• 2007 MacBook could be upgraded to 10.7 (2011.) This one hurts the most because the hardware is still so capable, even now.
                                                                                                                                                          • 2017 MacBook Air is still supported.

                                                                                                                                                          I think it’s fair to say that Apple’s support is gradually lengthening, so it’s possible people who haven’t followed them for a long time have a more favorable impression than those of us who bought G5s. That said, and this really applies to any manufacturer, encouraging upgrades that remove or reduce functionality stretches the definition of support. That 2007 MacBook really ended on 10.6 along with Rosetta, and currently the 2017 device runs Mojave for 32 bit applications.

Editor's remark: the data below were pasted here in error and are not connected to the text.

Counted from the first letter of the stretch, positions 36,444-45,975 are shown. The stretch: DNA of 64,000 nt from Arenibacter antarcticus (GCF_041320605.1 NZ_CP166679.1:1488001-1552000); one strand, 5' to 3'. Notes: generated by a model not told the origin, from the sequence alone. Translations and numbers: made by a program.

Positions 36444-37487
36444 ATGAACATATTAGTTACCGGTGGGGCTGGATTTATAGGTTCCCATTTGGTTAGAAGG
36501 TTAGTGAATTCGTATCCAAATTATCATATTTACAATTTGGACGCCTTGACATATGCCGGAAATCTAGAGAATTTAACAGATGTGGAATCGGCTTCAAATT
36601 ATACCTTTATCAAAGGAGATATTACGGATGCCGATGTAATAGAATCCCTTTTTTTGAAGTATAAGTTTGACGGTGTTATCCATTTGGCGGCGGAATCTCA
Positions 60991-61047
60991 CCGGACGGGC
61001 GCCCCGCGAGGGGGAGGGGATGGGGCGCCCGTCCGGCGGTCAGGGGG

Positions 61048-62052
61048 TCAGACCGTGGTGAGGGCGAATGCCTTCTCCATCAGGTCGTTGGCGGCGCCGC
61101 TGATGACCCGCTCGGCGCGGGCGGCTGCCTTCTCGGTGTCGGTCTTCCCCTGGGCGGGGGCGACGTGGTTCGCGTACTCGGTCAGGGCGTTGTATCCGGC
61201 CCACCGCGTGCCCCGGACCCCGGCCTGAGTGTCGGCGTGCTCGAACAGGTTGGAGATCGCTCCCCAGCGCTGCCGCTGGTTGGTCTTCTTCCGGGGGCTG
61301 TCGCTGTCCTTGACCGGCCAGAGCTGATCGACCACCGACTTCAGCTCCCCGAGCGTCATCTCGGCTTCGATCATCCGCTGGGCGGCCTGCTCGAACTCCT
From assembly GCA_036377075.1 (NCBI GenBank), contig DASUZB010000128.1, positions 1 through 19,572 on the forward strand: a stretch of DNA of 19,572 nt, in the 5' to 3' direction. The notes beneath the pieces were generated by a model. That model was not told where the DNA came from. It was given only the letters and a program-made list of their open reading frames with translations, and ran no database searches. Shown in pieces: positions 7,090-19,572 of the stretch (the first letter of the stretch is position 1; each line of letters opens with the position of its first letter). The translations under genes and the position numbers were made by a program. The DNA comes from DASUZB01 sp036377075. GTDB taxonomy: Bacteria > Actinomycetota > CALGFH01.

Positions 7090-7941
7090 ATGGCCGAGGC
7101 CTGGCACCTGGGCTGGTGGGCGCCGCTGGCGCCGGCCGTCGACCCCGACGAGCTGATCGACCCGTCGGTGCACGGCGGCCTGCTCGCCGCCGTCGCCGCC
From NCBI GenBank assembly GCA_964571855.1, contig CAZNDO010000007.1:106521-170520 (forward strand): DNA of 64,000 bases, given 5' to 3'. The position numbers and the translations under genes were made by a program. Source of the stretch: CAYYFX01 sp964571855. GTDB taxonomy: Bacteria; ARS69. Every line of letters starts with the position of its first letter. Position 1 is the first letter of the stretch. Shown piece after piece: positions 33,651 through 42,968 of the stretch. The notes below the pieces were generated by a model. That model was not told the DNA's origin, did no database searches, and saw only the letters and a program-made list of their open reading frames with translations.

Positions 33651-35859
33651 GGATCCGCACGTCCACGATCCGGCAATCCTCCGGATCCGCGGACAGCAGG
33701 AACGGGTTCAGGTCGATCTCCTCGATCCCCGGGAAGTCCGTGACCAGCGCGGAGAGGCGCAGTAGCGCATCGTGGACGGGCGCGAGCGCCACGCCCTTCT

1. 4

                                                                                                                                                      I post this and now Windows 11 is suddenly released. Sorry for jinxing us all.

                                                                                                                                                      1. 4

                                                                                                                                                        Swift, notably, always uses explicit wrapping.

                                                                                                                                                        Int.max + 1 will trap, whereas Int.max &+ 1 will wrap.

                                                                                                                                                        1. 2